Patient evaluation

When patients presented with symptoms of stridor or difficulty of breathing after previous history of intubation, tracheostomy or tracheal surgery, they were evaluated with history, physical exam and 128 slice CT scan of the neck and chest. CT scan was used for grading and surgical approach planning. Currently, treatment options available in the country for these patients are tracheostomy, bronchoscopic dilation and surgery.

Based on neck and chest CT scan, degree of stenosis and location were described as was suggested by Freitag et al [11]. The grading of stenosis is as follows.

  • Grade 0 – No appreciable stenosis.

  • Grade 1 – up to 25% stenosis.

  • Grade 2–25–50% stenosis.

  • Grade 3 − 50–75% stenosis.

  • Grade 4–75–90% stenosis.

  • Grade 5 – Complete obstruction.

Location of stenosis is reported as;

  1. I.

    Upper third of the trachea.

  2. II.

    Middle third of the trachea.

  3. III.

    Lower third of the trachea.

  4. IV.

    Right main bronchus.

  5. V.

    Left main bronchus.

Treatment options and algorithm.

Tracheostomy was the only available option for a long time. Over last few decades, thoracic surgeons have been doing surgical REEA. Recently, bronchoscopic dilation is done by one surgeon in one of the treating hospitals (Tikur Anbessa Specialized Hospital). Currently, REEA and bronchoscopic dilation are available only in Addis Ababa, Ethiopia. Other treatment options like stenting, laser or cryotherapy are not available in the country. Therefore, we do not strictly follow algorithms suggested from well equipped settings. Hence, a patient who is a candidate for surgery but is located far away from Addis Ababa could have tracheostomy placed and then referred to our centers. Once patients arrived to our centers, they are evaluated with CT and/or bronchoscopy. Those with simple stenosis (< 1 cm, granuloma), mild stridor after surgery, or those not fit for surgery are generally offered bronchoscopic dilation. Complex stenosis is managed with tracheal REEA.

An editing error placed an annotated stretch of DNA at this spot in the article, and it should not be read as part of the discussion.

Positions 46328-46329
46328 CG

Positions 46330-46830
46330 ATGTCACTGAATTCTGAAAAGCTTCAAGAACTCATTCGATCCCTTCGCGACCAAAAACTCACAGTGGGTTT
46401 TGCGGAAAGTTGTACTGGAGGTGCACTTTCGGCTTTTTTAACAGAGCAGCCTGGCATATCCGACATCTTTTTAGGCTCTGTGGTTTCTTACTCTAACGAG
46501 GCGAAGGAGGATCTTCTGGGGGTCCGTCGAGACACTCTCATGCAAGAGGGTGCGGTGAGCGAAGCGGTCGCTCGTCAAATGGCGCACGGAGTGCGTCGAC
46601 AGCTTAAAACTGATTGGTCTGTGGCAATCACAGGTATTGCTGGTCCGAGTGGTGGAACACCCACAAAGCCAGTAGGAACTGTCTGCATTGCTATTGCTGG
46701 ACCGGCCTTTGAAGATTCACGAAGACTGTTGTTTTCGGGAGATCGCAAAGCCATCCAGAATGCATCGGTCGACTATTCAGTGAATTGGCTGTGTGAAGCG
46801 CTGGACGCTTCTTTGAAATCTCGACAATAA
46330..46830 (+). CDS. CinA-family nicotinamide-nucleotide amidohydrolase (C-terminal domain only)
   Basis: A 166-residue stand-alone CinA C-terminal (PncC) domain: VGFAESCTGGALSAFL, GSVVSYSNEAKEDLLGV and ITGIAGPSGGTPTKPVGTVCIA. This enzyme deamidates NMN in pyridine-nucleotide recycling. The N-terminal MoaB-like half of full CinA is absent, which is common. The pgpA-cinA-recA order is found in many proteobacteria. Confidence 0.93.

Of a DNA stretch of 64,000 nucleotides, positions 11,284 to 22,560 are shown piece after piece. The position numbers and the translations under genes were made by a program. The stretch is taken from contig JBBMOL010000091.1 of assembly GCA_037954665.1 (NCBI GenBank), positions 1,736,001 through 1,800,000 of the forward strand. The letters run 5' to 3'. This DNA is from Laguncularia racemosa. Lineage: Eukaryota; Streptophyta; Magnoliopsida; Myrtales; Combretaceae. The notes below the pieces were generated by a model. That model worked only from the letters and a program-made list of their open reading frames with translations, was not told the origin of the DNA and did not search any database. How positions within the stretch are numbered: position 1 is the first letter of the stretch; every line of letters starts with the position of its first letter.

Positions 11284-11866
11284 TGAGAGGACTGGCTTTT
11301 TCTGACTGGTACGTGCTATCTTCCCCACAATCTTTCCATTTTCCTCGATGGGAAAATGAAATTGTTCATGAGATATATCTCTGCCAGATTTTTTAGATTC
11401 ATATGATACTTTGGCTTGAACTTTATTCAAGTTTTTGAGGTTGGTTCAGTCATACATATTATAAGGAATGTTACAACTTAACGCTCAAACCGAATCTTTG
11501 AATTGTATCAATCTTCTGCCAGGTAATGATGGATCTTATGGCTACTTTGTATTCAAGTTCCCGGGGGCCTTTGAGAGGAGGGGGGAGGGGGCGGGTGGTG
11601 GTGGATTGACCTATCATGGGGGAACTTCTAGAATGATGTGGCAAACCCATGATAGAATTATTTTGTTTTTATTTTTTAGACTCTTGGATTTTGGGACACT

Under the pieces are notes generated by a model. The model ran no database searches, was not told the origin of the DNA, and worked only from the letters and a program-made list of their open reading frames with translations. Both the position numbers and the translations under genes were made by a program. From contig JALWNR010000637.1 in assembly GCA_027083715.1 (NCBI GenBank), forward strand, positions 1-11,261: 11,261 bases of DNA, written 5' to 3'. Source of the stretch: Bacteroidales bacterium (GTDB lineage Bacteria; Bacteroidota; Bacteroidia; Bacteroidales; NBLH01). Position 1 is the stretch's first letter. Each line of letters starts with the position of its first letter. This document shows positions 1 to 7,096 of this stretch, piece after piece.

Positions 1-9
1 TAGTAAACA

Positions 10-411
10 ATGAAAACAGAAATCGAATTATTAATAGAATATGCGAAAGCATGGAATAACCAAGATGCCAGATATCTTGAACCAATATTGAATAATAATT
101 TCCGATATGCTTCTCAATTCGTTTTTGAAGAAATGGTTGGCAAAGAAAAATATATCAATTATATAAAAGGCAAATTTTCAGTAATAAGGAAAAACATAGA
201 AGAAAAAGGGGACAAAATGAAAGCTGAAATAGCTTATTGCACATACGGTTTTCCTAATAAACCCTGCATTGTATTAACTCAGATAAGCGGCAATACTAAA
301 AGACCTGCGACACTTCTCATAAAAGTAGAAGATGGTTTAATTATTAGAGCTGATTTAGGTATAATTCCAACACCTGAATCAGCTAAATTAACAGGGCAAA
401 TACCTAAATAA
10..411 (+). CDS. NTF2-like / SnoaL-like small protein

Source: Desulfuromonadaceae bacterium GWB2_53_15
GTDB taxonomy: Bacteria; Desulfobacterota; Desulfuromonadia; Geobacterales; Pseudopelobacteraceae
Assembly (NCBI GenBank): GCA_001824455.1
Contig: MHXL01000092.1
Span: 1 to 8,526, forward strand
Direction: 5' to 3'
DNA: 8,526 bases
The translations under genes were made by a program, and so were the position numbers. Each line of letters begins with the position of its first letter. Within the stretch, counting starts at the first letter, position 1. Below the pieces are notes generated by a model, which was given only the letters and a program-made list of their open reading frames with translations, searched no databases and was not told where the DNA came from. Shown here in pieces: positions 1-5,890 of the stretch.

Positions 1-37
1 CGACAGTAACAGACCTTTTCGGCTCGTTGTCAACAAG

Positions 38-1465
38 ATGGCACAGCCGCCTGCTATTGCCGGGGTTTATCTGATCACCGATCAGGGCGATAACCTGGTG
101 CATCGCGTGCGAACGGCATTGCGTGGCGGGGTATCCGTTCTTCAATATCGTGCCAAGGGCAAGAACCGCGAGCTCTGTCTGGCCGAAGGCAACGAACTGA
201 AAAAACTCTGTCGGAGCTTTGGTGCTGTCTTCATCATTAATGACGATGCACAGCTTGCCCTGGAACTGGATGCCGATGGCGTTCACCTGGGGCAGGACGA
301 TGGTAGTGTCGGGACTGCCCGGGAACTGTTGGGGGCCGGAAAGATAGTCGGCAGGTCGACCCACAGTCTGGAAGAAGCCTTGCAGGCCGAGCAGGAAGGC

Tracheostomy was used in different scenarios for our patients.

We used the following operational definitions;

  • Tracheostomy after Prolonged intubation (TAPI): These are tracheostomy that were done following prolonged intubation during the first admission. These patients are excluded when analyzing symptoms on presentation, as they are already on tracheostomy before they developed obstructive symptoms.